The GUSTO mission has traveled a long path to reach the stratosphere. Walker’s team submitted a NASA Explorer Program proposal in 2014, and the project was selected by NASA in 2017. The gondola for the mission was built by the Johns Hopkins University Applied Physics Laboratory; Walker’s team from Steward Observatory at UArizona provided the telescope and instrumentation—called the “payload”—working alongside various partners including NASA’s Jet Propulsion Laboratory.

In August 2023, the GUSTO team performed a hang test at the NASA Columbia Scientific Balloon Facility in Palestine, Texas. From there, the fully integrated gondola and payload, weighing roughly as much as an SUV, traveled to Antarctica aboard a NASA C-130H cargo aircraft—the first time a balloon mission had shipped fully assembled by air. In Antarctica, the GUSTO team spent the fall and winter months taking daily 12-kilometer trips from McMurdo Station to the hangar to prepare the telescope for launch, traveling aboard Antarctic vans with colossal low-pressure tires across the frozen terrain.

On Dec. 31, a decade after the GUSTO team had submitted its research proposal, the mission launched amid low winds and clear skies, the white balloon billowing up against the backdrop of icy Mount Erebus.

On the UArizona campus, GUSTO researchers continue to exercise endurance in extreme conditions. While many members of the GUSTO team traveled to McMurdo Station to prepare for the mission launch, Craig Kulesa, Steward Observatory associate research professor and GUSTO deputy principal investigator, “deployed” to the Applied Research Building on the UArizona campus, Walker said. From there, in a windowless room, Kulesa operates the payload in flight, often sleeping on the floor and sharing the controls with a Steward Observatory team.

Data arrives in real-time through a diverse network of telecommunications technologies, including geosynchronous satellites, Iridium and StarLink. GUSTO team members at UArizona and Johns Hopkins work around the clock to monitor and remotely manage the instrumentation and gondola, respectively. A 24-hour Zoom line connects partners across continents, from Harvard to Holland.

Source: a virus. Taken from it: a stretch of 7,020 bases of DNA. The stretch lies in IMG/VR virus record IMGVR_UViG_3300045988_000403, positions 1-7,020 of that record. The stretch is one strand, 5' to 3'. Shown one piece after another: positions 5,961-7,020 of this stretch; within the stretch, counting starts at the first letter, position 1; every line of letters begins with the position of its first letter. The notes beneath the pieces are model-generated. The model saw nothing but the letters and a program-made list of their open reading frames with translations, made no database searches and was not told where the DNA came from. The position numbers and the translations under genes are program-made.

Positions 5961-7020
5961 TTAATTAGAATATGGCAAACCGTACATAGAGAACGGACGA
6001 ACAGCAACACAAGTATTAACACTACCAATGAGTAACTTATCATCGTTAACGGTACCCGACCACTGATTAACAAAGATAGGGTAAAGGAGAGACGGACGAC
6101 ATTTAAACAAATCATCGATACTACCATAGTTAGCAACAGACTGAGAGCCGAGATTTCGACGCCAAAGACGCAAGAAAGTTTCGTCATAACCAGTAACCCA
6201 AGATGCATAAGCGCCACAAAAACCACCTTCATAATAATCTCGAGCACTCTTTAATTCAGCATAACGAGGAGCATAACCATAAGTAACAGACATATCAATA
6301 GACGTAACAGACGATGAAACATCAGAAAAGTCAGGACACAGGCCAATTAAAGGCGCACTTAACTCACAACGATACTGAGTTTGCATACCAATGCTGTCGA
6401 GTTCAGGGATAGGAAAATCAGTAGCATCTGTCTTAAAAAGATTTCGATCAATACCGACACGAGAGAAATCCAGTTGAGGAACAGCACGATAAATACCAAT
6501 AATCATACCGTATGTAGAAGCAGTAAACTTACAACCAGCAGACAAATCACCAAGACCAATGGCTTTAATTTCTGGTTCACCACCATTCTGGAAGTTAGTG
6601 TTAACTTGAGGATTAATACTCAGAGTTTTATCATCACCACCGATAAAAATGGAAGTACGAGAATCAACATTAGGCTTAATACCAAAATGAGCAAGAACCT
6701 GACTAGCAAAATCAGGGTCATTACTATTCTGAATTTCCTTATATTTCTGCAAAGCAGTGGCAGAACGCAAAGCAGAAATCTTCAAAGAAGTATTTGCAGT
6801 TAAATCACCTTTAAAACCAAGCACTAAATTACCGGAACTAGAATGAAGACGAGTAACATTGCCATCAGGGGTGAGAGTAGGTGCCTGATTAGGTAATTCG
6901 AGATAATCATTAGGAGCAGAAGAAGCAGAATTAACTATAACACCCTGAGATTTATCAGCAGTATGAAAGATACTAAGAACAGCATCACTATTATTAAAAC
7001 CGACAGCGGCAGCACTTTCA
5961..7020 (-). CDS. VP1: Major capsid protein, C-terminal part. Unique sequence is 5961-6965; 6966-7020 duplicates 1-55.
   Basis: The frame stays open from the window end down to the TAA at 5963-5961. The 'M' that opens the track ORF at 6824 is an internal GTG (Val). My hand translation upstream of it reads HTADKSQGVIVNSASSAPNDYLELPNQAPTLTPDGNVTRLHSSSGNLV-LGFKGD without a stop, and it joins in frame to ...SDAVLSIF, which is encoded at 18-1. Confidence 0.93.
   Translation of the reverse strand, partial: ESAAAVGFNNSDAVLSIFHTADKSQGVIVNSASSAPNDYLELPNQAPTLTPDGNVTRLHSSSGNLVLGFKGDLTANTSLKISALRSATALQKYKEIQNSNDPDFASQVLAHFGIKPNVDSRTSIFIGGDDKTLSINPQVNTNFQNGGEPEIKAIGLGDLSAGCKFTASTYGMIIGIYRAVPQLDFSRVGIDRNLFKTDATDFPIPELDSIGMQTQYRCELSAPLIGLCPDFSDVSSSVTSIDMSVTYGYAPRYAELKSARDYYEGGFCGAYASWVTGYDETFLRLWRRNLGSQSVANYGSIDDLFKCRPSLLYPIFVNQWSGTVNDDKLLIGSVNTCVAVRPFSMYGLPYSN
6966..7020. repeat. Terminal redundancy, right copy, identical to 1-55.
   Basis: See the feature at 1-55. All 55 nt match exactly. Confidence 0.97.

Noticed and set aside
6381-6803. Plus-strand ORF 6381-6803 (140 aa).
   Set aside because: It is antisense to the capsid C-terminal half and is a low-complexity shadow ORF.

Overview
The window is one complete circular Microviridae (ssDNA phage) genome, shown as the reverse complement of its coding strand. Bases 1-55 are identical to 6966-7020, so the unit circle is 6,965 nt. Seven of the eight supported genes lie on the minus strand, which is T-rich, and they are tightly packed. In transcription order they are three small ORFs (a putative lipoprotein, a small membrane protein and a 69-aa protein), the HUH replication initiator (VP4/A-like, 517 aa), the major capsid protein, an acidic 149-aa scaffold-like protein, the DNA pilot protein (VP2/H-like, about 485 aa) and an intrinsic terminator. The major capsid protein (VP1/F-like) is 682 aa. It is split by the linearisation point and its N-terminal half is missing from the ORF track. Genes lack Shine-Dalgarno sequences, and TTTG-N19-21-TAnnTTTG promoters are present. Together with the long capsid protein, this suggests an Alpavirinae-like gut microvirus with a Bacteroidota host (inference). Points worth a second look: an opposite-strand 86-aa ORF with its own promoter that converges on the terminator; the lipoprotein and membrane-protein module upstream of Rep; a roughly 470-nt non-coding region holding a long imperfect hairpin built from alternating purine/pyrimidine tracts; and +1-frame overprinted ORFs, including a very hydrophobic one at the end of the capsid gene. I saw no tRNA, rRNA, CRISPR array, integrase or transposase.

Pulling up a live feed of GUSTO’s flight path, Walker showed the path the balloon has already traveled above the 5.4-million-square-mile continent, each loop a different color on the screen. The mission has no set date for landing—for the first time, NASA has given clearance for the balloon to fly for as long as it can, even if it strays beyond the edge of the Antarctic continent or lands where it cannot be retrieved.

It will be the longest stratospheric heavy-lift balloon mission in history. Of the record-breaking flight.

“GUSTO has proven that balloons can be used to do really groundbreaking science, not just for a few days, but over weeks and weeks of time,” Walker said.

The length of the flight will ultimately be dictated by how long the cooling system can run (onboard, a liquid helium tank is expected to last into March) and by the change in temperature as Antarctic days begin to shorten. Balloons such as GUSTO can only fly long-duration missions during the summer in polar regions, where the balloon stays in constant sunlight and does not sink in the cooling night air.

The overlapping blue, green and red signatures of GUSTO’s flight loops show up small on Walker’s screen, but they represent an enormous step in terahertz astronomy: 4,800 pounds of UArizona technology moving at the extreme edge of the atmosphere for longer than ever before.

If Walker’s next research proposal goes through, the same instrumentation currently aboard GUSTO may be tested in space, in search of the elusive far infrared signatures of planet-forming systems and habitable zones.

“If you’re not pushing the edge, what’s the point?” Walker said.

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Steward Observatory balloon mission breaks NASA record 22 miles above Antarctica (2024, February 26)